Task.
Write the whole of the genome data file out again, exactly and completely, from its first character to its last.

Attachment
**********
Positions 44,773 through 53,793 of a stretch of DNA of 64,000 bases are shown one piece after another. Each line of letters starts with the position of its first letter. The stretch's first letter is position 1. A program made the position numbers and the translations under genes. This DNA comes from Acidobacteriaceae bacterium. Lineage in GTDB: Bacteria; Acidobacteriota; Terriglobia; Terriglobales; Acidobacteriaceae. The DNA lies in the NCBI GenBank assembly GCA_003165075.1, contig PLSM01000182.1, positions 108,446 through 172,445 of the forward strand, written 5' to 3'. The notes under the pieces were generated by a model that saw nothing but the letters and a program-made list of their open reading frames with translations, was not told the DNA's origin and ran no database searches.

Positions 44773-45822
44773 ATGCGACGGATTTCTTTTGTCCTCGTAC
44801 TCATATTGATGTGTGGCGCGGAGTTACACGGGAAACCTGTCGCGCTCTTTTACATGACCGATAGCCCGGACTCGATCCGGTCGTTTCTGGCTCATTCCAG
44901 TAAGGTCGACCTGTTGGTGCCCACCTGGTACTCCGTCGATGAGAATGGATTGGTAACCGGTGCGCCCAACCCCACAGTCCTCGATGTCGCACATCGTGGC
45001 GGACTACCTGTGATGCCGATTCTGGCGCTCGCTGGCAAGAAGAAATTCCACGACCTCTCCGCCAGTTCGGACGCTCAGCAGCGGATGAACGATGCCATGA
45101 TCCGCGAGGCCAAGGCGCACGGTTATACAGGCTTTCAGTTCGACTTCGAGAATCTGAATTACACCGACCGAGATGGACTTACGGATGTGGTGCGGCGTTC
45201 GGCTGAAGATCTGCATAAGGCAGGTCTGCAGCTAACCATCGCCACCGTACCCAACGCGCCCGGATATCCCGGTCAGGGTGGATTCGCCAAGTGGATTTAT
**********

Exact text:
Positions 44,773 through 53,793 of a stretch of DNA of 64,000 bases are shown one piece after another. Each line of letters starts with the position of its first letter. The stretch's first letter is position 1. A program made the position numbers and the translations under genes. This DNA comes from Acidobacteriaceae bacterium. Lineage in GTDB: Bacteria; Acidobacteriota; Terriglobia; Terriglobales; Acidobacteriaceae. The DNA lies in the NCBI GenBank assembly GCA_003165075.1, contig PLSM01000182.1, positions 108,446 through 172,445 of the forward strand, written 5' to 3'. The notes under the pieces were generated by a model that saw nothing but the letters and a program-made list of their open reading frames with translations, was not told the DNA's origin and ran no database searches.

Positions 44773-45822
44773 ATGCGACGGATTTCTTTTGTCCTCGTAC
44801 TCATATTGATGTGTGGCGCGGAGTTACACGGGAAACCTGTCGCGCTCTTTTACATGACCGATAGCCCGGACTCGATCCGGTCGTTTCTGGCTCATTCCAG
44901 TAAGGTCGACCTGTTGGTGCCCACCTGGTACTCCGTCGATGAGAATGGATTGGTAACCGGTGCGCCCAACCCCACAGTCCTCGATGTCGCACATCGTGGC
45001 GGACTACCTGTGATGCCGATTCTGGCGCTCGCTGGCAAGAAGAAATTCCACGACCTCTCCGCCAGTTCGGACGCTCAGCAGCGGATGAACGATGCCATGA
45101 TCCGCGAGGCCAAGGCGCACGGTTATACAGGCTTTCAGTTCGACTTCGAGAATCTGAATTACACCGACCGAGATGGACTTACGGATGTGGTGCGGCGTTC
45201 GGCTGAAGATCTGCATAAGGCAGGTCTGCAGCTAACCATCGCCACCGTACCCAACGCGCCCGGATATCCCGGTCAGGGTGGATTCGCCAAGTGGATTTAT